We went right up to the tip of Peron Peninsula, where two strong ocean currents converge. We saw a manta ray (Manta birostris) ‘hovering’ in the shallows and I tried to swim out to it. Unfortunately it was in the convergence zone of the currents and I was in danger of being swept out to see, so I had to give up on my dream of riding atop a gigantic ray. There were several thousand live cormorants on the beach and several dozen carcasses scattered around. We were speculating about their cause of death when a wedge-tailed eagle (Aquila audax) swooped down and nailed one. The whole event happened too fast to get any decent pics. We went back the next afternoon to try to get some pics. We saw the eagle on the ground near the cormorant colony but he took off and didn’t come back. We packed up and headed to our next destination.

Things seen but not photographed:

  • Ctenophorus scutellatus
  • Ctenophorus maculatus
  • Bilby (Macrotis lagotis)

Things not seen and not photographed:

  • Woma (Aspidites ramsayi)

Update:
Thanks to Shark Bay’s own Nicole Noakes for clarifying the status of womas in the park.

About Stewart Macdonald

I'm a wildlife ecologist living and working in Queensland, Australia. I spend most of my time in the bush finding and photographing wildlife.
This entry was posted in Animal photos, Western Australia - Jan 2008. Bookmark the permalink.

8 Responses to Shark Bay

  1. myrmician says:

    great writeup man! i still havent gotten my photos off dean so its good to see a recount of what we saw and the adventures we had 😀

  2. MattB says:

    I hope you didn’t let Dean get in the way of all your sunset shots :) That’s spectacular! Nice effort to show off the tail of the Strophurus also.

  3. Beth Mantle says:

    Such great photos, Stew! Very impressive.

    It was interesting to see the skull of the dead shingleback: I have a shingleback skull with the plates intact over the bone, so I’ve never seen what the bare skull looks like. Now I do!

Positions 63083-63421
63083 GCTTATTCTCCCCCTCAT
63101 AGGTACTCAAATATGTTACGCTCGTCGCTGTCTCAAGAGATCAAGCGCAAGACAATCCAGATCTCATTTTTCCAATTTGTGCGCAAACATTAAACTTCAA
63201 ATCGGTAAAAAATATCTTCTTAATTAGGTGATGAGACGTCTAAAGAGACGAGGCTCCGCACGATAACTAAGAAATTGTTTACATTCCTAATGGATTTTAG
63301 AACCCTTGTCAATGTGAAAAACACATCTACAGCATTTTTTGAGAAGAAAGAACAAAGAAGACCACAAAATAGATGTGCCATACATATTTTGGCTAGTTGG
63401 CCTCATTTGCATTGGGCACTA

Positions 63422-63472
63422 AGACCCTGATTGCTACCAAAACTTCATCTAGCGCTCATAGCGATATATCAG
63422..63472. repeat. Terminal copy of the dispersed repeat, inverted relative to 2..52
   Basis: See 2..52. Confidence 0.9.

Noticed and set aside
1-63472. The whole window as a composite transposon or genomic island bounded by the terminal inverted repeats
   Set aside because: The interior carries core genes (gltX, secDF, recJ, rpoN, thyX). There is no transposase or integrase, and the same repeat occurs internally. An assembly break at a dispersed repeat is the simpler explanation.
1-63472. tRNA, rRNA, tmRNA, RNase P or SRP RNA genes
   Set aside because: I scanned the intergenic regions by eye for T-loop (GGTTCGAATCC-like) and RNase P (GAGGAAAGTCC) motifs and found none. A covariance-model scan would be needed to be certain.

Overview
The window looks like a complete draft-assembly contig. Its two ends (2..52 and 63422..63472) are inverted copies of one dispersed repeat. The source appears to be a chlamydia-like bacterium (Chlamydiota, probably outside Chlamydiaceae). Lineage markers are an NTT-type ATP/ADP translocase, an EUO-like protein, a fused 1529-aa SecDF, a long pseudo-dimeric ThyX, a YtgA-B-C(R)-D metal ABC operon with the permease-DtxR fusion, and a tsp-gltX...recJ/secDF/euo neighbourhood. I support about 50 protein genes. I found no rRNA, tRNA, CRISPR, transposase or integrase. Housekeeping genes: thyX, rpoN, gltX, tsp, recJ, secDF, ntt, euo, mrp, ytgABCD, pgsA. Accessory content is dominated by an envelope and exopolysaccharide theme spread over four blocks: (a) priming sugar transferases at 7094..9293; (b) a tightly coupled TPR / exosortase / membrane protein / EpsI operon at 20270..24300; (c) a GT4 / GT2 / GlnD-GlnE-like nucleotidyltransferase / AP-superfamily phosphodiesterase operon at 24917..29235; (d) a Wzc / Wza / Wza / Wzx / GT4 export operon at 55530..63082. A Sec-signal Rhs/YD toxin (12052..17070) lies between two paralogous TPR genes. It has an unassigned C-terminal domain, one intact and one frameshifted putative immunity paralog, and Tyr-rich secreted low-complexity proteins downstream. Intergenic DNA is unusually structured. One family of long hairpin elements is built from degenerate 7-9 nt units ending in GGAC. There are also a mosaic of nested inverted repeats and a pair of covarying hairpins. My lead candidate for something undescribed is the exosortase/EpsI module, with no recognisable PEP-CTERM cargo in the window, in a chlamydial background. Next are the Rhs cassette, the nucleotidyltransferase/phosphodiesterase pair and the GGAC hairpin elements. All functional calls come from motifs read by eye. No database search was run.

4. Hi Stew,
    great pics, especially love the strophurus – a personal favourite of mine. Just a word – we actually didn’t release the Woma’s, they’re extant and numbers have recovered since the foxes were brought under control.

  5. Michelle says:

    Hi Stewart,

    Love the pics! This is exactly the kind of photography I would like to get into. Have you been up to the Territory at all? I was hoping to head up there next easter to embark on my first attempt at amateur nature photography.
    I am, however, a bit lost as to where to go to look for wildlife, particularly herps (and also, particularly geckos, a bit of an obsession of mine!!). Is it best to set out by foot? Or better to go by 4WD? I would love to do a few night walks as well as I believe I will see more herps.. Again, is it better to set out by foot or by 4WD? I’ve been trawling the net for information about this but not found anything useful.

    Thanks in advance for your time and help.

    Kind regards

    Michelle

    PS. Re the part in your bio about your PhD.. I know exactly what that’s like, 7 years down the track and I’ve still not finished writing that dreaded thesis!

  6. Stewart says:

    Hi Michelle,

    I’ve been to The Territory, but I was only there for a few days. You certainly don’t need a 4WD to see amazing places and animals around Australia. A 2WD will get you to many great places. Have a look at my Herping page for more info on finding and photographing reptiles.

    Stewart

  7. Danielle says:

    OMG, awwwww. The Echidna is so cute. I love those little guys—-aside from them, I don’t know of a lot of species that are so hardy. Do you know if it was sleeping or active, male or female, or maybe if it was angry? Why were those spines so flat?

    Hope it wasn’t dead :(

    But it’s so cool to see a species that isn’t endemic, that looks like that. Even better to know it’s illegal to transport Echidnas outside of Australia, since they’re so darn cute. (I think so, anyway, aren’t there strict laws against exporting Australian wildlife?)

    – Danielle (Who adores Australia to death.)

  8. Hi Danielle,

    It was active on the road at night. I don’t know if it was male or female, and I suspect it was surprised rather than angry (I think I would be too if a two-ton hunk of metal with blinding spotlights came tearing down the road towards me).

    Stewart